You bump somebody in a crowd? ‘My bad’ goes a long way. Step on someone’s foot on a crowded bus? Dude might get mad, but you can cool it quick by just saying ‘My bad.’ Say something a little too offensive that gets guys in the mood to fight? Just say ‘My bad’ and dial it down. It’s amazing what an apology can do to cool tempers in the hood.
I didn’t grow up in the hood, nor even particularly close to it, but I found the same thing applies to situations with much lower stakes: being willing to admit error where one can truthfully do so goes a long way to smoothing out human interactions. And the curious thing is that where one is telling the truth in admitting error, most people are very willing to accept that and move on. People, by and large, don’t tolerate affronts to their dignity, but they are very willing to tolerate other people’s human imperfection where it is acknowledged as such and where a person is willing to put in the work to make things right afterwards.
This applies quite a lot in the context of business. If one makes a mistake in a professional setting, simply admitting it in a straight-forward way tends to turn such mistakes into a non-issue. Professionals are there to earn money, which they do by solving problems. Co-workers’ mistakes are just one more problem to solve. This can of course become excessive to the point where you are causing more problems than you are solving, but if that’s the case you’re probably a bad fit for your job and should move on for everyone’s sake. But where you are competent at your job, people just don’t really care deeply about the occasional mistake, and if you own up to it, there’s nothing left to talk about so people just move on.
And it’s that last part that I want to talk about in another context. Most people are weird but hide it; and most people are made very uncomfortable by other people being different (which is just another way of saying that they’re weird). At its root this comes from a tribal instinct; it is not good for man to be alone—and we know it. Differences make us fear rejection, though a little bit of life experience and sense teaches us which differences matter and which don’t. But sense is surprisingly uncommon and learning from life experiences is—for quite possibly related reasons—similarly rare. So a great many people fear whatever is different from them. This can be people who look different but I think it’s far more common to be afraid of people who act differently. And one thing people do when they’re uncomfortable is talk about it.
And this is where admitting that one is weird can be a very useful strategy. To give a concrete example, I shoot an 80# bow. (For a long time it was actually 82# but string creep eventually set it and for some reason they couldn’t get it back up.) That’s pretty uncommon, these days, especially for someone with a 30″ draw length. Most men shoot a bow somewhere in the range of 55#-70# (women tend to shoot in the 35#-50# range). You’d think that an 80# bow wouldn’t seem that odd to people shooting a 70# bow, but for reasons relating to how many reps you can do in weight-lighting being a function of how close you are to your one-rep max, it actually is a pretty big jump for a lot of people. They could draw the bow, but only a few times an hour. I’m not that strong, but I’m a relatively big guy (6′ tall, over 200lbs) and so I can comfortably shoot my bow for an hour or two at a stretch without losing more accuracy than if I was shooting a 70# or a 60# bow (really the main thing affecting accuracy is that your shoulders get tired of holding the bow up at arm’s length). So it’s a very reasonable thing for me, personally, to do, but it’s pretty odd among people at the archery shop I go to. And moreover it’s not really necessary. Where I live the only common big game is whitetail deer and you can reliably kill a whitetail with a 40# bow if you’ve got a good broadhead/arrow setup and are a good shot. I do it because I like it, and because it acts like insurance. With the double-edge single-bevel broadheads I use on top of 0.175″ deflection tapered carbon fiber arrows, the whole thing weighing 715 grains, shot from an 80# bow, if I make a bad shot and hit the large bones my arrow will most likely go right through and kill the animal anyway. And I could use the same setup for hunting moose or buffalo without modification, should I ever get the opportunity. (That would fill the freezer with meat in one shot!)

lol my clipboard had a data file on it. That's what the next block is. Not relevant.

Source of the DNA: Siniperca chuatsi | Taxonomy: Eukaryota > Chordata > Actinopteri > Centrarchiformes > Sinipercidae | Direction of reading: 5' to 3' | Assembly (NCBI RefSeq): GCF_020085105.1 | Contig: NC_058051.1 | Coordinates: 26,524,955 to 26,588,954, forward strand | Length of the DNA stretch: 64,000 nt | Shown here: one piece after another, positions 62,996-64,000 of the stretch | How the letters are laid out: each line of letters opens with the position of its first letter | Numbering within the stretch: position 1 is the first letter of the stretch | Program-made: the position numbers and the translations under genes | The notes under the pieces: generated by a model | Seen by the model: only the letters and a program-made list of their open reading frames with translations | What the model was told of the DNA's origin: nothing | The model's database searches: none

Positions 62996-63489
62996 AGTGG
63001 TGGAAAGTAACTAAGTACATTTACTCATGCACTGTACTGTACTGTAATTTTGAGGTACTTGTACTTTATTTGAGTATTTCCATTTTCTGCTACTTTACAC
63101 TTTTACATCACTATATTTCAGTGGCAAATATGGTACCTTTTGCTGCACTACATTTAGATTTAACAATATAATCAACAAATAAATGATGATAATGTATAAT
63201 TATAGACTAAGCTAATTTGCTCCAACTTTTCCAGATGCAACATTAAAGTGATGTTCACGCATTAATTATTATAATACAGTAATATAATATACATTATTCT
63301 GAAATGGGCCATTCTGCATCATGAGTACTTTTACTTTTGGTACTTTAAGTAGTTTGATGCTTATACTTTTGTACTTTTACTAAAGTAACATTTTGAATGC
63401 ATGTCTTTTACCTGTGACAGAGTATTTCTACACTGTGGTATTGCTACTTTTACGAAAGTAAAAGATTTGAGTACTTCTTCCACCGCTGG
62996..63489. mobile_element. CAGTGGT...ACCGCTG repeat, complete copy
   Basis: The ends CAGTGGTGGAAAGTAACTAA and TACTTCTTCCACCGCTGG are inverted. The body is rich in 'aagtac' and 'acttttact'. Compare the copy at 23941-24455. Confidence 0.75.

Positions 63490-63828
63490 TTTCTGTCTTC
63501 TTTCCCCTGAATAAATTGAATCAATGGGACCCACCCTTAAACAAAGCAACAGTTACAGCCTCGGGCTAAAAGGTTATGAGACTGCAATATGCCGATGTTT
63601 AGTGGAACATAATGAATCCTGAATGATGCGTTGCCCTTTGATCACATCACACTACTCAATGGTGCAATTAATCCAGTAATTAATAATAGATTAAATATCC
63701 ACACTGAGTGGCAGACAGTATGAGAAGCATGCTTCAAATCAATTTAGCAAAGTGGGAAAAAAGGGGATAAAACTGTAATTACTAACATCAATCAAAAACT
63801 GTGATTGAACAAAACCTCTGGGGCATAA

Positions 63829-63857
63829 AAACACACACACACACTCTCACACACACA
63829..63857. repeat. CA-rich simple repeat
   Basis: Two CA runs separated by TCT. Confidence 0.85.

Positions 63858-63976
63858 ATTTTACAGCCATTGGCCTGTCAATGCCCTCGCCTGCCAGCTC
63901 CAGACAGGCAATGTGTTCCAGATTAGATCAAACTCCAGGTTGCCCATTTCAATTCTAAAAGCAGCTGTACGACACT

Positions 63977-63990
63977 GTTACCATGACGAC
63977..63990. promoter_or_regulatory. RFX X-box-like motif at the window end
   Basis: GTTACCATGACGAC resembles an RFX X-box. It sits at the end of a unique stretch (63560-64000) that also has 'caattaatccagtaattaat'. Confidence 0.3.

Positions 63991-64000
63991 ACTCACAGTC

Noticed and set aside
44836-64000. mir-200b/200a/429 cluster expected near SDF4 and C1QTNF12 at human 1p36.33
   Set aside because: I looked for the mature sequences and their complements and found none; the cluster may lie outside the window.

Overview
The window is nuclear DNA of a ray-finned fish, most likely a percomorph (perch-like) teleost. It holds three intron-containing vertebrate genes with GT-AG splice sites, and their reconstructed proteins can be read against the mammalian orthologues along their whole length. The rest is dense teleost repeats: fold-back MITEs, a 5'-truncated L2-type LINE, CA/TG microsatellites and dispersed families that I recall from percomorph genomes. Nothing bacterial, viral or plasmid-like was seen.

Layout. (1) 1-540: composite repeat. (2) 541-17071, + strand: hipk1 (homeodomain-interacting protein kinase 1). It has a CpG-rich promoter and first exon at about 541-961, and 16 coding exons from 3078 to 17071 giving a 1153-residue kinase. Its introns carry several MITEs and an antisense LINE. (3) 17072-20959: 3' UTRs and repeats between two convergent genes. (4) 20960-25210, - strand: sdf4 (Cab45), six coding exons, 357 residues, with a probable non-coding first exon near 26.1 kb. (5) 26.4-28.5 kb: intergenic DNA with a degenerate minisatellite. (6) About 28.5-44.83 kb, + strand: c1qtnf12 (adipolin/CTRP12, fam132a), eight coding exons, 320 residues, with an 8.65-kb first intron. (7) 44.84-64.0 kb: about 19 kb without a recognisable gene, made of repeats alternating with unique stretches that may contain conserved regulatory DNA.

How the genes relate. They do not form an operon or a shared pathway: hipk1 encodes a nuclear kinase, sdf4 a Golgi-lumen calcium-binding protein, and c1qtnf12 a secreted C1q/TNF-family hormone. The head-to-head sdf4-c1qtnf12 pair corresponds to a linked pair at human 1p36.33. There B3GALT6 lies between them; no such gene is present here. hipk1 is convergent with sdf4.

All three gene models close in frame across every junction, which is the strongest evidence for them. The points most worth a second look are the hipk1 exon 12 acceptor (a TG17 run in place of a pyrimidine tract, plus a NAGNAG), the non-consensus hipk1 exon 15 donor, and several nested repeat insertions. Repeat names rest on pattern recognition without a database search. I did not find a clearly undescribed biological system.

So, as you can see, from my perspective this is a reasonable thing to do. But from most everyone else’s perspective, it’s weird. And moreover, it’s more than most men at the archery shop I go to can do. Some people there can’t even draw my bow, and many who could would find the strain too much to do more than a few times. It would be easy for people to suspect that I look down on them as lesser because of it, and to reject me in self-defense. If someone you respect looks down on you, it’s painful. If someone you reject as mentally deranged looks down on you, it’s irrelevant.
So when people make jokes about me/my bow being atypical, I go along with it. I will cheerfully admit that I’m engaging is massive over-kill; I will joke along with them about the way deer are wearing bullet-proof vests these days. (My setup could probably go through a lighter bullet-proof vest since broadheads are razor sharp and can cut through kevlar. It has zero chance against the sort of vest with ceramic plates in it.) If someone characterizes me as crazy, I smile and say, “nuts, but I like it.” And in general the joking lasts for a minute then is forgotten about and things are normal. This is, I think, for two reasons:
Of course, this does depend on the content of what’s being said about me being something which I can agree with. In this example, “crazy” just means “abnormal,” which is quite true. If someone were to accuse me of being a criminal I would defend myself, not agree with them. The point is not to be a carpet for people to walk on but rather to learn how to pick one’s battles and only fight the ones that need to be fought. That’s a general principle of skill, by the way; skill consists in applying the right amount of force to the right place to generate the best results. A lack of skill wastes force first in applying it to the wrong place and so needing far more force to achieve the desired result, and then in needing to apply more force to correct the problems caused by having applied force to the wrong place. That’s as true of picking one’s battles as it is of swing dancing or balancing in ice skating. Or, for that matter, archery; missing the target in archery often means that you have to spend a lot of effort to pull your arrow out of a tree.